Saudi Arabia’s Shura Council has approved the draft of value-added tax (VAT), a major step forward in levying of sales tax in the kingdom, which is at the heart of the government’s push to generate revenues through alternative sources as windfall from oil dwindles.

The council, a powerful consultative body, gave the approval after the financial committee on VAT submitted its report, according to kingdom’s official news agency SPA, which added that the draft law is in line with the provisions of the uniform agreement between the GCC countries.

The council’s approval follows the launch of a public consultation for the draft law in June by Saudi Arabia’s General Authority for Zakat & Tax (GAZT), the government body responsible for introduction and the collection of taxes in the kingdom.

The regional governments, in principal, agreed in December 2015 to start preparations for implementation at 5 per cent, in 2018 or 2019. All six countries in January 2017 signed the GCC VAT framework agreement and it was published in the kingdom of Saudi Arabia earlier this year.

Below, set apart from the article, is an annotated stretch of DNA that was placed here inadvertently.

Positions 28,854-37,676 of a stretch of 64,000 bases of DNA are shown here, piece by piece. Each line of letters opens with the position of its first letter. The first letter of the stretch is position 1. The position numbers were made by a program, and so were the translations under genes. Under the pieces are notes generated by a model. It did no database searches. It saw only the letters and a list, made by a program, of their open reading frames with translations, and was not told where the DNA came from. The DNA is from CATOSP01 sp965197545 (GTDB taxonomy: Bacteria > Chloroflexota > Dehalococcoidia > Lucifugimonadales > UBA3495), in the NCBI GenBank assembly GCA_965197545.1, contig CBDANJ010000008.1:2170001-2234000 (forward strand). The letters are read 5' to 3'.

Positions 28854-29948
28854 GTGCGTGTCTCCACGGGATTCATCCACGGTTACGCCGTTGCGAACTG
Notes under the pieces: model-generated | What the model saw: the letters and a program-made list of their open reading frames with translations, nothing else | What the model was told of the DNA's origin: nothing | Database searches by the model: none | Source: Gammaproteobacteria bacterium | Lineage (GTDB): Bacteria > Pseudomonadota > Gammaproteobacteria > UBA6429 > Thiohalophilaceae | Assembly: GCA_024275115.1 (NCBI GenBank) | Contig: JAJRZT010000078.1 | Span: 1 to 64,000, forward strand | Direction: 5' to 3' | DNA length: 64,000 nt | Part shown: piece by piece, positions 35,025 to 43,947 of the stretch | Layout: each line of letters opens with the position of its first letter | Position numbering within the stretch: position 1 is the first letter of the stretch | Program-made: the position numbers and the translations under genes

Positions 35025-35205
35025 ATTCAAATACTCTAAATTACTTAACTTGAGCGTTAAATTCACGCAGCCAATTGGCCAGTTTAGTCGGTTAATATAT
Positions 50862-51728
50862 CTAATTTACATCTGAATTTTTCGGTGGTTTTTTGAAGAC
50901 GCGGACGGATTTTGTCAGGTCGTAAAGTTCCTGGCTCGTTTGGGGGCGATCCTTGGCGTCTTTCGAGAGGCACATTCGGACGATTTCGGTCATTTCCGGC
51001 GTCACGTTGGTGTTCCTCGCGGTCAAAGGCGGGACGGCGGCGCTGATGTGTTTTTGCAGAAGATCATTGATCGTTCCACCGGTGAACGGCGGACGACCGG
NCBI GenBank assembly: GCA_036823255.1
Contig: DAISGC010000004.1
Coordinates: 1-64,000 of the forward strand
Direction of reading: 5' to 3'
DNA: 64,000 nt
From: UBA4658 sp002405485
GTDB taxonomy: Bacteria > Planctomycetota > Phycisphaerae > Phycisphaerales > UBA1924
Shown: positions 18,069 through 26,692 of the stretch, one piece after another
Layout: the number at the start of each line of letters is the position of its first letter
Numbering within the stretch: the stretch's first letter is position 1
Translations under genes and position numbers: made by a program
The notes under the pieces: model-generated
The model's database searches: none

Only Saudi Arabia and the UAE have so far said their VAT go-live date is 1 January 2018. The UAE has yet to finalise and announce the tax laws and the accompanying executive rules that will explain the tax and collection procedures.

International Monetary Fund (IMF) expects that the introduction of the VAT would help the Gulf States to generate tax revenues equivalent to about 1.4 per cent of their GDP, which will help offsetting the impact of squeezed revenues on the back of persistently low oil prices.

The GCC tax framework is similar to the taxation system in the EU and the UK, with minor differences in some sectors. VAT will apply on goods and services and imports.

The standard rate across the GCC will be 5 per cent, which is a starting point and it could be increased at a later stage, according to people who have attended government tax briefings said, adding that there could be an inverse relation between the price of oil and the percentage of VAT, going forward.

The GCC tax framework does not give procedural details and each member has to develop and enact its own tax law and executive regulations. The member states are at varying stages of readiness to herald the new tax regime.

This article has been unlocked to allow non-subscribers to sample MEED’s content for FREE. MEED provides exclusive news, data and analysis about the Middle East every day. Subscribe to MEED to have full access to Middle East business intelligence. Click here